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No, we’re not referring to the Talking Heads song, nor the animals at the local zoo – we’re referring to Shinji Aoyama’s attempt at a yakuza screwball comedy. The story revolves around an ex-boxer/current nail specialist who finds himself in an uneasy conundrum. His boss and friend have been kidnapped, corrupt cops and easy going yakuza are chasing him, and everyone, including his boss’ daughter, thinks he knows more than he does. To rescue his boss and save his own life he must figure out not only what’s happened, but what everyone seems to think he’s hiding.

Wild Life
Like The Coen Brothers’ The Big Lebowski, Wild Life is a fish out of water story, a Raymond Chandler novel with an unlikely protagonist. Story structure similarities aside, acclaimed director Aoyama does a better impersonation of Jim Jarmusch than Joel and Ethan. Long takes, static shots, stretches of screen time where nothing is said, and very soft spoken characters have all become Jarmusch trademarks. So have slightly oddball characters. The characters in Wild Life are oddball, Jarmusch’s brand of harmless oddball, not to be confused with David Lynch’s scary oddballs.

Unfortunately, under Jarmusch’s direction, harmless oddballs and long silent takes seem charming, whereas Aoyama’s films are more along the lines of just being slow. There are an appreciable amount of laugh-out-loud moments in Wild Life, and there is a motley crew of endearing characters, but the plebeian muck in between is grueling. When our hero finally lets ‘er rip and shows some of his bygone boxing skills, it’s a funny and somewhat thrilling moment, but it comes so late that if I’d been watching the film for fun rather than review I would have missed it, as I would have already given up and stopped watching.

I know Aoyama has a strong fan base and buckets of critical acclaim, but I still haven’t been impressed with his abilities. He simply isn’t doing anything exciting or new, and I’m not really one to go out of my way to watch mediocre foreign films, there are plenty of them to be found domestically. I am a Jarmusch fan, but do find some of his work a little taxing, and not exactly re-watchable material. Subsequently, readers that can't get enough of the platinum haired maverick's work will probably enjoy Wild Life for what it's worth.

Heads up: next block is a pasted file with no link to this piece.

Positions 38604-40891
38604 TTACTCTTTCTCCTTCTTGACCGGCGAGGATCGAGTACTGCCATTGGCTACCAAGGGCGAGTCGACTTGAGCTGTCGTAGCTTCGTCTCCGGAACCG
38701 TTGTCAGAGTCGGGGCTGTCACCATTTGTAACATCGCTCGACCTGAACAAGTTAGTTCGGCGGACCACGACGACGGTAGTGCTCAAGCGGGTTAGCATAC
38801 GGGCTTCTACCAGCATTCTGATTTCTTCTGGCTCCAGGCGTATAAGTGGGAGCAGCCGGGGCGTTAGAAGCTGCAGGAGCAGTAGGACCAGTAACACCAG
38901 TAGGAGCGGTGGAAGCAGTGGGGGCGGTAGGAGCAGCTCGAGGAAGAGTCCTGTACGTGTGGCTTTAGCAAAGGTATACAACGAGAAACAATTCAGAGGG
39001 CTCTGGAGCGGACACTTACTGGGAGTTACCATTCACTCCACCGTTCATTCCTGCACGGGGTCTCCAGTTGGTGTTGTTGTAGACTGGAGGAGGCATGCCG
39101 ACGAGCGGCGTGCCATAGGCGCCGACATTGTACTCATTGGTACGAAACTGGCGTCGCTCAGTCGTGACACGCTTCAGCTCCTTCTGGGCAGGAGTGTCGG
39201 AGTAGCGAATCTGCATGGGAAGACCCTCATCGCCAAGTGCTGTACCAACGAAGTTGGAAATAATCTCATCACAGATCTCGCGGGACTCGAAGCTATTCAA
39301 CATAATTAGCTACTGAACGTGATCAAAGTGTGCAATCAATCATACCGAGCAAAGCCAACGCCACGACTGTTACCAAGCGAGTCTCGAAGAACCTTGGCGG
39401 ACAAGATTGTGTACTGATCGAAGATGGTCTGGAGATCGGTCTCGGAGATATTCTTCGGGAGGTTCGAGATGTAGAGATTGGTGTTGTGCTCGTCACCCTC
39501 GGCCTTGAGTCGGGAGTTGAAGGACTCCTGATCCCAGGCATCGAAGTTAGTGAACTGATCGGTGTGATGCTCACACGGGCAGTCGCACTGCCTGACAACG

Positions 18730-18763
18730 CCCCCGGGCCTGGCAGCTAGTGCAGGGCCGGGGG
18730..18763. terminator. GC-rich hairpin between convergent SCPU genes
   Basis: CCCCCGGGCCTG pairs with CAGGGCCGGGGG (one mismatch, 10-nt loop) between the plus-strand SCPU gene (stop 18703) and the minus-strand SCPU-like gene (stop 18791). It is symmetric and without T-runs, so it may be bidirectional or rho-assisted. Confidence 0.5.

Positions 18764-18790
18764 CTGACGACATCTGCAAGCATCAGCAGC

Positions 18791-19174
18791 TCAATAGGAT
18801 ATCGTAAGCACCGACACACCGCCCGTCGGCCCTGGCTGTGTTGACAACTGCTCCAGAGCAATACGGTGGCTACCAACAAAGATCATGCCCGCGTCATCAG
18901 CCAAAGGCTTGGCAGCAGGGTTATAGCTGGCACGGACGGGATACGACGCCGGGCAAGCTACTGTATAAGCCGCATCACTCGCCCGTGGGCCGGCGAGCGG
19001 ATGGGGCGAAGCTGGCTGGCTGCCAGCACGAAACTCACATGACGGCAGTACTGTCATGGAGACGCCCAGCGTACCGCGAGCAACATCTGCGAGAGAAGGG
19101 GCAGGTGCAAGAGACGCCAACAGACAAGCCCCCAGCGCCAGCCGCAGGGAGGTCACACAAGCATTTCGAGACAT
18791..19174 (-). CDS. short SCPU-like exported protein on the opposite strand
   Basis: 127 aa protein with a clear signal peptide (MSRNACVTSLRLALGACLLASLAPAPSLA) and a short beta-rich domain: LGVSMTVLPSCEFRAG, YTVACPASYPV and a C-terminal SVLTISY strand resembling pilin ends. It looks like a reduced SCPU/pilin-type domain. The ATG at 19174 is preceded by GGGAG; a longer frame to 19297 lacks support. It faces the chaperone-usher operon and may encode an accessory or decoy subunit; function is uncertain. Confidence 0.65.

Wild Life
When I first started working with DVDAnswers I received several screener copies from Artsmagic DVD. I was always impressed with the care put into their transfers. Last years release of Tsukamoto's Bullet Ballet was especially immaculate. The last few discs I’ve seen from them, however, were not exactly up to there usual standards. Artsmagic is a UK based company, so I can understand that they must deal with PAL to NTSC conversion when it comes to their R1 releases. I am assuming (as I’ve made it very clear in past reviews, I am not an expert, just a viewer) that it is this process that has made Wild Life, along with Aoyama’s EM Embalming, look so sub par.

Wild Life is presented anamorphically enhanced, framed at what appears to be a 2.20:1 ratio, which I will assume was the pictures original intended ratio. Edge enhancement very extreme, to the point of pixelization. The overall picture is very dark, and even purposefull oversaturated flashbacks appear muted in colour. The telltale sign of PAL to NTSC conversion is the digitized wavering of all onscreen text (excluding subtitles), and some ghosting effects. Wild Life is watchable, but is about as impressive as a VHS transfer.

Wild Life
Though the box art only mentions a 5.1 Dolby Digital option, Artsmagic has also supplied a stereo track. Both tracks are almost identical, the only real differences kicking in with the film's music. The 5.1 track utilizes the surround channels effectively when the strange pseudo-jazz-retro-new-wave score is dispensed, though perhaps a bit too loudly especially when compared to the other audio on the track. Ambiance and voices are plenty clear on both tracks. The stereo track has slightly better bass balance, as the LFE of the 5.1 occasionally moans out of control.

Once again filling in for our good friend Tom Mes is the equally intellectually qualified Jasper Sharp on an uber-informative commentary track. Like his EM Embalming track, Sharp is ever involving and so knowledgeable in the field of Japanese film it verges on creepy. Is he just studying these people, or is he stalking them? This time around he wraps things up about five minutes early, but the info he packs into the other 98 minutes is more than sufficient. The extras are completed with the usual Artsmagic talking head interview with director Aoyama (a modest, but somewhat aloof man) and cast and crew bios.

Wild Life
Though Wild Life was by no means a bad film, it didn’t offer quite enough to consider it better than just average. It’s a mixed bag with a few sweet bits, but far too many unsalted peanuts for my taste. Fans of Jim Jarmusch may be inclined to give it a go, but even they may be better off watching Ghost Dog or Dead Man again instead, both movies being simular in tone. Members of the ever-growing Big Lebowski cult may enjoy the occasional comparisons as well. A grimy transfer and so-so audio track don’t help, but listening to Jasper Sharp’s factoid packed commentary is as illuminating as most books, and possibly worth admission for modern Japanese film perfectionists.